Washington Classification of Property for Taxes, Amendment to Article VII Secs. 1-4 (1930)
|I • II • III • IV • V • VI • VII • VIII • IX • X • XI • XII • XIII • XIV • XV • XVI • XVII • XVIII • XIX • XX • XXI • XXII • XXIII • XXIV • XXV • XXVI • XXVII • XXVIII • XXIX • XXX • XXXI • XXXII|
It was the 14th amendment approved to the Washington State Constitution subsequent to its adoption in 1889.
Scholars Robert Utter and Hugh Spitzer say that Amendment 14 was approved in 1930 "at the culmination of a long campaign by the Grange, a farm-based group." Prior to Amendment 14, all real estate in Washington was assessed equally for property tax purposes. Amendment 14 allowed the division of property into different classes. One objective was to allow personal property to be taxed at a rate capturing its value, without simultaneously imposing high taxes on other forms of property.
Before Amendment 14
The original Section 1 of Article 7, before Amendment 14 passed, said:
- "ANNUAL STATE TAX -- All property in the state, not exempt under the laws of the United States, or under this Constitution, shall be taxed in proportion to its value, to be ascertained as provided by law. The legislature shall provide by law for an annual tax sufficient, with other sources of revenue to defray the estimated ordinary expenses of the state for each fiscal year. And for the purpose of paying the state debt, if there be any, the legislature shall provide for levying a tax annually, sufficient to pay the annual interest and principal of such debt within twenty years from the final passage of the law creating the debt."
Sections deleted by Amendment 14
The original Section 2 of Article 7 was deleted by Amendment 14. It said:
- "TAXATION -- UNIFORMITY AND EQUALITY -- EXEMPTION -- The legislature shall provide by law a uniform and equal rate of assessment and taxation on all property in the state, according to its value in money, and shall prescribe such regulations by general law as shall secure a just valuation for taxation of all property, so that every person and corporation shall pay a tax in proportion to the value of his, her, or its property; Provided, that a deduction of debts from credits may be authorized: Provided, further, that the property of the United States and of the state, counties, school districts and other municipal corporations, and such other property as the legislature may by general laws provide, shall be exempt from taxation."
The original Section 3 of Article 7 was deleted by Amendment 14. It said:
- "ASSESSMENT OF CORPORATE PROPERTY -- The legislature shall provide by general law for the assessing and levying of taxes on all corporation property as near as may be by the same methods as are provided for the assessing and levying of taxes on individual property."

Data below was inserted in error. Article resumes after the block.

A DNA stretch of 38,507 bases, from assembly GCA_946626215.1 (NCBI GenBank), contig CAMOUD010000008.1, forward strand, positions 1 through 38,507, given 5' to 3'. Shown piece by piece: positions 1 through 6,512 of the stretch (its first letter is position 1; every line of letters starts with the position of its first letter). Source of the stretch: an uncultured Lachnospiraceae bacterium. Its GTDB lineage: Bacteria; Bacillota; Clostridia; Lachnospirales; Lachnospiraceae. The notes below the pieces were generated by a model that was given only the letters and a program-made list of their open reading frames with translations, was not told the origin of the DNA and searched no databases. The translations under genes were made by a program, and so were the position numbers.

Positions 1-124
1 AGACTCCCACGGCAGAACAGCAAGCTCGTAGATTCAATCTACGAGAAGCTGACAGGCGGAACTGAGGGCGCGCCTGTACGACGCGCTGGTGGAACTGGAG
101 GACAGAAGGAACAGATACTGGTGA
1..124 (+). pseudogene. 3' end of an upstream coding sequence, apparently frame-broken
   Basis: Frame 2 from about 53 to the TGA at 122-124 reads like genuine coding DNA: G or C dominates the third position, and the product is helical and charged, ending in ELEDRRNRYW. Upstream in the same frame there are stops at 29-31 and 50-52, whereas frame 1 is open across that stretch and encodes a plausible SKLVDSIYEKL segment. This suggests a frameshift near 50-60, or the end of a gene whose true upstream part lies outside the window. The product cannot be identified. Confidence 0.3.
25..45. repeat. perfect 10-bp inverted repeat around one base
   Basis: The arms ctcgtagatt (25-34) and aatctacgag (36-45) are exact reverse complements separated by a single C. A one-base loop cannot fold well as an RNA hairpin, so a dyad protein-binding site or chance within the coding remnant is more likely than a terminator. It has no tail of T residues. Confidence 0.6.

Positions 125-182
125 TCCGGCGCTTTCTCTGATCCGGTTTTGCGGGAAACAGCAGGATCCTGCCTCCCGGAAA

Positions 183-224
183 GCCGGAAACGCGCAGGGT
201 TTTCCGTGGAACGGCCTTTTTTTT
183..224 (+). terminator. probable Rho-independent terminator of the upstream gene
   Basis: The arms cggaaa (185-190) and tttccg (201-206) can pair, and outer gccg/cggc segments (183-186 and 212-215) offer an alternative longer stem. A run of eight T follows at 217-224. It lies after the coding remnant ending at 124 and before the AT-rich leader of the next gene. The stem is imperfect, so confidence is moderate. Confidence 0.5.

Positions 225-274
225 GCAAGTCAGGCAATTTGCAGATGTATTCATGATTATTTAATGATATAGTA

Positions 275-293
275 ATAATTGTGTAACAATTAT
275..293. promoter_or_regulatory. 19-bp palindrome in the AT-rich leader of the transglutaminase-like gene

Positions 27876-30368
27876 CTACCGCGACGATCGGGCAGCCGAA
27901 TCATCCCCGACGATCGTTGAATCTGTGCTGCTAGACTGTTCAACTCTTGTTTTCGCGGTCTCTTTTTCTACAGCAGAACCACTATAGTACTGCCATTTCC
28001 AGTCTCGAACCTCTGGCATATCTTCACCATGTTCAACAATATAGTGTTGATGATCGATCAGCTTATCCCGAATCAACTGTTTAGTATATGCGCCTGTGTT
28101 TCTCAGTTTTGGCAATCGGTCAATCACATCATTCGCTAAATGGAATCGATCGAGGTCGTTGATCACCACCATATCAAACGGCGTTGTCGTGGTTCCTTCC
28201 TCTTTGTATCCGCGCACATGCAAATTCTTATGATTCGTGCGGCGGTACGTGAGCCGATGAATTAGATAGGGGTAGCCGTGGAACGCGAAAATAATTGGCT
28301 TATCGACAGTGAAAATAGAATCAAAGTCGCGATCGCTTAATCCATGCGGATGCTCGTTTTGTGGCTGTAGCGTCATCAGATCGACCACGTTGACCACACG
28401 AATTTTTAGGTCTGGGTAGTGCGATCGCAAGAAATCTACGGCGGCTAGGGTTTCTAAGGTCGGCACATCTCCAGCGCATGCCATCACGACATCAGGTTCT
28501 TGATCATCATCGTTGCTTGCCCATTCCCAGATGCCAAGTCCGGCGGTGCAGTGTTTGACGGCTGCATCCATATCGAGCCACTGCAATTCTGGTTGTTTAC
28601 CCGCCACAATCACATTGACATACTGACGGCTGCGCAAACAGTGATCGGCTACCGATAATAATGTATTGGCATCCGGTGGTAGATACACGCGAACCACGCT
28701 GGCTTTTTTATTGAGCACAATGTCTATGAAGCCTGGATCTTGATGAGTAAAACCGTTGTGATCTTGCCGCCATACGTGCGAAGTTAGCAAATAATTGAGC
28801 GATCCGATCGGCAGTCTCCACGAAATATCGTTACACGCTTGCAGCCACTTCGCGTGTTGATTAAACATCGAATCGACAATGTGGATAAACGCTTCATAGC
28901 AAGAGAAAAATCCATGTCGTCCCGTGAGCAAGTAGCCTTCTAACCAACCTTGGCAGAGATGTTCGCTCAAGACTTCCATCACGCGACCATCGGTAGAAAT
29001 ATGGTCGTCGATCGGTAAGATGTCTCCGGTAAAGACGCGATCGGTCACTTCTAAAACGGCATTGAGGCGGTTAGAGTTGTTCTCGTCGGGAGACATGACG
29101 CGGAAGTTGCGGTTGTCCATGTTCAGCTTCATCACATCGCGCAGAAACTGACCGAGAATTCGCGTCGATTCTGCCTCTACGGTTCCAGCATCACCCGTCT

The original Section 4 of Article 7 was deleted by Amendment 14. It said:
- "NO SURRENDER OF POWER OR SUSPENSION OF TAX ON CORPORATE PROPERTY -- The power to tax corporations and corporate property shall not be surrendered or suspended by any contract or grant to which the state shall be a party."
After Amendment 14
After Amendment 14 was approved, Section 1 of Article 7 said:
- "TAXATION -- The power of taxation shall never be suspended, surrendered or contracted away. All taxes shall be uniform upon the same class of property within the territorial limits of the authority levying the tax and shall be levied and collected for public purposes only. The word "property" as used herein shall mean and include everything, whether tangible or intangible, subject to ownership. All real estate shall constitute one class: Provided, That the legislature may tax mines and mineral resources and lands devoted to reforestation by either a yield tax or an ad valorem tax at such rate as it may fix, or by both. Such property as the legislature may by general laws provide shall be exempt from taxation. Property of the United States and of the state, counties, school districts and other municipal corporations, and credits secured by property actually taxed in this state, not exceeding in value the value of such property, shall be exempt from taxation. The legislature shall have power, by appropriate legislation, to exempt personal property to the amount of three hundred ($300.00) dollars for each head of a family liable to assessment and taxation under the provisions of the laws of this state of which the individual is the actual bona fide owner."
- Washington 1930 ballot measures
- 1930 ballot measures
- List of Washington ballot measures
- List of ballot measures by year
- List of ballot measures by state
State of Washington
|State executive officers||
Governor | Lieutenant Governor | Attorney General | Secretary of State | Treasurer | State Auditor | Superintendent of Public Instruction | Commissioner of Insurance | Director of Agriculture | Commissioner of Public Lands | Director of Labor and Industries | Chairman of Utilities and Transportation |
|state ballot measure article is a stub. You can help people learn by expanding it.|